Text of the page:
Tuesday, February 5, 2008


Anthony and Justin arrived about an hour late yesterday, but they got right to work opening up the walls and excising the nasty, very rusted old pipes. Actually, the cold water pipes were fine; the hot water pipes were the ones filled with rust and corrosion.

We tried to prepare by moving as much stuff out of the way as possible, but not knowing exactly where they were going to want to work, a lot of what we moved was still in the way, so rearrangement continued throughout the day. The noise was awful. Saws and hammers and grinders, torches and wrenches and everything else, including the kitchen sink went into the struggle. Plumbing fittings still litter the yard. The tub is full of tools and odd flotsam and jetsam from the job. The cat smartly hid...

One wall was cut that didn't have to be, and in cutting the right one instead, Justin managed to get some plaster chips in his eye. Oh man. Anthony was under the kitchen sink at the time, banging away, and called out, "Justin! Come here, I need some help." Nothing. The saw in the bathroom had stopped some time back. "Justin!" Nothing. Then a few minutes later, Justin showed up in the kitchen, "Anthony, I need the keys to the truck, I got something in my eye." Anthony said, "I need your help here." Uh... dude. I was about to intervene when Justin said, "Look, I can't. I can't see. Give me the keys." And Justin went out to the truck. Anthony sat there for a minute in a pile of plaster dust and rotted pipe-age. "Oh..." It was like a lightbulb went on over his head. "Oh... shit." He got up and went out to the truck.

I continued my business in the house. A few minutes later, the two of them came back and started packing up for the day. It was about 3:00p, and they'd been working pretty hard, with Justin under the house most of the time, where all the most pitiful and desperate pipe-wracking sounds had been coming from. They got their stuff out to the truck, and Justin was in the laundry room looking sort of lost. I asked him about his eye. He told me what had happened and showed me his red and weepy left eye. I told him he better get some treatment, it could be nasty. He said he would. Before they left, Anthony -- who by now you've figured out was the journeyman -- took me aside and said everything was OK, they actually got somewhat farther today than they expected to. All the old pipes are out, some of the new ones are in, and they'll have the rest in tomorrow (today), and he expected everything to finish up tomorrow (today) and the water to be back on by early afternoon.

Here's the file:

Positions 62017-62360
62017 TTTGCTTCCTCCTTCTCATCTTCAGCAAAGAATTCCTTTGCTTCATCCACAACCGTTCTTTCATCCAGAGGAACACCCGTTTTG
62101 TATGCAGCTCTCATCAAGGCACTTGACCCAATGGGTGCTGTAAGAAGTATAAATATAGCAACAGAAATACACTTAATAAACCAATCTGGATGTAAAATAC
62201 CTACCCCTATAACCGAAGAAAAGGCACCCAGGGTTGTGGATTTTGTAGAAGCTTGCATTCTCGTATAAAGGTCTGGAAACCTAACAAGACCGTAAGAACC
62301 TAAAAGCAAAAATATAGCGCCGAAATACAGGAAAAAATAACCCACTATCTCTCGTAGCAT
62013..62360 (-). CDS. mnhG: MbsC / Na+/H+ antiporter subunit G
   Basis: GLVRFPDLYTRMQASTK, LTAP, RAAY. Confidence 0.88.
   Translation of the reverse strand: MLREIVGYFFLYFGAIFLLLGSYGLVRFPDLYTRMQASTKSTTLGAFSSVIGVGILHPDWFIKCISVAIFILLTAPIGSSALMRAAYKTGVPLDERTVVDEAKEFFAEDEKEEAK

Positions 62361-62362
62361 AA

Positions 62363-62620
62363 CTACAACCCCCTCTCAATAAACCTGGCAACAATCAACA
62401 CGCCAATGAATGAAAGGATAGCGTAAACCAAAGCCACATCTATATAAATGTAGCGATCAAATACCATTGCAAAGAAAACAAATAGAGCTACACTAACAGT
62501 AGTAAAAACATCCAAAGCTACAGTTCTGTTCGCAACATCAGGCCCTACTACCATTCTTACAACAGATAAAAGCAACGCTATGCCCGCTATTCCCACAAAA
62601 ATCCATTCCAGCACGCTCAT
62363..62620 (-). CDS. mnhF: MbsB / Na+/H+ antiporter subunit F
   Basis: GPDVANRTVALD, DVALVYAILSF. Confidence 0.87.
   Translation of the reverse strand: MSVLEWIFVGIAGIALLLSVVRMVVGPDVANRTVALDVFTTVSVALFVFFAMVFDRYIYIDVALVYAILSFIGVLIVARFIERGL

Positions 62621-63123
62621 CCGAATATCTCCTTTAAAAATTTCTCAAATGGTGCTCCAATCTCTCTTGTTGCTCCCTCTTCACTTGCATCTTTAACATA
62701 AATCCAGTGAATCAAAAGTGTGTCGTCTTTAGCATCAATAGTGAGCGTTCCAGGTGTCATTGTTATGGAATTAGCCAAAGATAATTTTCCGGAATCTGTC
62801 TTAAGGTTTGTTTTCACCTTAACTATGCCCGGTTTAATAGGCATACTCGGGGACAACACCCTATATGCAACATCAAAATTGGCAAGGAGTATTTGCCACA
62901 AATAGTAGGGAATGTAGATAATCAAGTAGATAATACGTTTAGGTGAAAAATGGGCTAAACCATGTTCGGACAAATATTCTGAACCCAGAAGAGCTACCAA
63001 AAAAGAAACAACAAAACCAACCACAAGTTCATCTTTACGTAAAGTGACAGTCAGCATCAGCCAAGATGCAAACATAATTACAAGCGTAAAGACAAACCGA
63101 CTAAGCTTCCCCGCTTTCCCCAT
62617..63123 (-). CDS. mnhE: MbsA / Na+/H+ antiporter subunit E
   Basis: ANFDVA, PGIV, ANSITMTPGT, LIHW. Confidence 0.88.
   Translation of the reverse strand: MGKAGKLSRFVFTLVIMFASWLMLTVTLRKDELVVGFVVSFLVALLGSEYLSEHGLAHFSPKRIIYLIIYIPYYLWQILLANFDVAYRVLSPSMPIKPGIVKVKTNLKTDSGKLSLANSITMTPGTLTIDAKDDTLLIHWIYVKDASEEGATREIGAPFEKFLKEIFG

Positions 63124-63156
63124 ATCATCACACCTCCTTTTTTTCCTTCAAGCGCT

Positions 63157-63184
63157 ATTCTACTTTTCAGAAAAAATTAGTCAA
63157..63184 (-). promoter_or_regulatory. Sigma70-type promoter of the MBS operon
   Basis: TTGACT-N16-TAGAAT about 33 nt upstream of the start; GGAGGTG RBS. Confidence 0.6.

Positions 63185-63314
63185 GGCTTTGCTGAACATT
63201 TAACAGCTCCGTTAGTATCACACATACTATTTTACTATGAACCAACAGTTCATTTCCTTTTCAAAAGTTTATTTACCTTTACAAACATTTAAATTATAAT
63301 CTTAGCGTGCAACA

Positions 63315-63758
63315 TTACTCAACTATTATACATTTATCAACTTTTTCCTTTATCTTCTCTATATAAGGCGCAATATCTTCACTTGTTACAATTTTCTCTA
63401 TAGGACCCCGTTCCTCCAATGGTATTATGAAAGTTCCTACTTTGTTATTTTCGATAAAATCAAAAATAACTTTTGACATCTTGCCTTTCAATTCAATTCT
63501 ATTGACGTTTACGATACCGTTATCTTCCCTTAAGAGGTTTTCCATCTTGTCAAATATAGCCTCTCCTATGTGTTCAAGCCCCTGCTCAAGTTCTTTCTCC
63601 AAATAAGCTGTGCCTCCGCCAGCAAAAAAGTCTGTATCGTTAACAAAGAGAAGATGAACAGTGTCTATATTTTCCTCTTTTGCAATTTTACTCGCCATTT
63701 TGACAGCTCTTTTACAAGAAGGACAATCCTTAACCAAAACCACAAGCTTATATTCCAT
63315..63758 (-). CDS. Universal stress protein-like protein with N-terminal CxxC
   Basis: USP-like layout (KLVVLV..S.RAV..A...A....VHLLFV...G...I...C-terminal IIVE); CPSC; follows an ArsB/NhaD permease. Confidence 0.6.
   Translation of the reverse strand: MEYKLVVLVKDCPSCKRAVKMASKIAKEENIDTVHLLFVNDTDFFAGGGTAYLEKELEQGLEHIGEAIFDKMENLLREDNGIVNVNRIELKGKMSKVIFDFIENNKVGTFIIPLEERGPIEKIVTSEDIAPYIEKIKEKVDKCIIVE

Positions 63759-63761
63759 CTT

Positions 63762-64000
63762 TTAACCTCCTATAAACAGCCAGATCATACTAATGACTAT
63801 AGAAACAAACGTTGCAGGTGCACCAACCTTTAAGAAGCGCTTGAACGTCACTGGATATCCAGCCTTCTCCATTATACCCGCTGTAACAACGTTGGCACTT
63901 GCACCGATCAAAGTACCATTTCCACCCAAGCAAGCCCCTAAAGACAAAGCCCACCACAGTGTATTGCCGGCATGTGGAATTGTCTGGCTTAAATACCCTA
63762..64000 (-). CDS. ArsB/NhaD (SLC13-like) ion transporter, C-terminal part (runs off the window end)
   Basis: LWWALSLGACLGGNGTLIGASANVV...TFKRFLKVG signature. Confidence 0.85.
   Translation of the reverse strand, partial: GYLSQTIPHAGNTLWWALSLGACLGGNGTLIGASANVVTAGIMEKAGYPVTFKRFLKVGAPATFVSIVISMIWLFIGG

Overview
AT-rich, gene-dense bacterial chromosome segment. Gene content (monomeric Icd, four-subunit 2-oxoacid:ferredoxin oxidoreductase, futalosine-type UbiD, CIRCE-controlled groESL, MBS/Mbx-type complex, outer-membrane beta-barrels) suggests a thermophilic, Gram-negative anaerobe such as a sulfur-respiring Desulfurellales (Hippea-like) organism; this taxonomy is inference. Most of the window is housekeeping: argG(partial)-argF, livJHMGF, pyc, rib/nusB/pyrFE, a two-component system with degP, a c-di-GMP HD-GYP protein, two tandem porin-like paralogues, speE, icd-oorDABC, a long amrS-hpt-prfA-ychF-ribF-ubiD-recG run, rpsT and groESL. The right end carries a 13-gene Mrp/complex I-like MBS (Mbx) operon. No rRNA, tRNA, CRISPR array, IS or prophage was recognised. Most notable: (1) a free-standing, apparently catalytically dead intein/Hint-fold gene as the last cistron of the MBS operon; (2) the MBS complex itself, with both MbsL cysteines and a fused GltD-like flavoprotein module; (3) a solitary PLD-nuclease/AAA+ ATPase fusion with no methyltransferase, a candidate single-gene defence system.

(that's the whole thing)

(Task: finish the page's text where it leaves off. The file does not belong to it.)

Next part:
Well, of course, there's always that, isn't there? He took me around to the front of the house and showed me the main where the water came in to the house through the line from the street. Ooops. He'd been replacing the hose bib and setting up a new shut off valve when the pipe broke. He dug around and found it was rusted where it came out of the ground. He was going to dig around some more hoping to find some solid pipe to connect to, but the whole thing could be rusted in which case, replacement time. OK. I asked if he could do it tomorrow (today) if he needed to; he thought he could. The wall mount faucet they got for the kitchen doesn't quite fit, so they're going to try to find a better one. The bathtub and shower fittings should be OK, but they haven't tried them yet. They -- so far -- haven't had to open exterior walls, so there is that.

We laid in a supply of about 40 gallons of water to get us through two days without running water (they'd told us it would only be one, but we suspected otherwise and were correct.) We've been able to do most routine water-using activities except bathe, the tub being decommissioned for the duration. The kitchen sink drain broke during the struggle with the pipes, so that is out of commission and will have to be replaced. Flushing the toilet without running water is possible, but it seems to take a lot of water to do it, four gallons to fill the tank plus another gallon to clear the bowl. That's used up a lot of our non-potable supply, though we are doing our best to limit our trips to the toidy to those only absolutely necessary. We're trying not to generate dishes to wash, and only doing minimal morning ablutions.

And then there are the holes in the walls. Ones needed and not needed. The plumbers are not going to fix them. We will. Saving some of the cost, you see, but still...

As for that plumber's eye... well, we'll see shortly, won't we? They're supposed to be back here in an hour an a half.


  1. I know that it is really painful going through this now, but eventually, it will be over. And everything will be put right again.

    Hang in there, friend. There is light at the end of that new pipe. Or should I say, Hot Water? :)

  2. Why the hell was this guy not wearing eye protection? I'm betting you didn't get a union shop. I would be wary, Comrade, because if they're not taking basic safety precautions such as wearing eye protection, there's no telling what else they're not paying attention to.

    I meant to say something about this when you first talked about having the job done, but it slipped my mind.

  3. Yes, as they say, This Too Shall Pass, but we're sure being put through the wringer as it's passing. Gak!

    And this is only the plumbing portion. Still have to repair the walls and get the floors fixed. And then, as everyone seems to know, there will be something else, and something else, and something else, and that's how old houses get to be Money Pits.

    The outfit we're using is well-recommended, been in business locally since 1960, "certified journeymen" plumbers, they claim to be familiar with this neighborhood and these old houses, but they're constantly surprised by the difficulty of the job. Some of the safety and other issues make me wonder...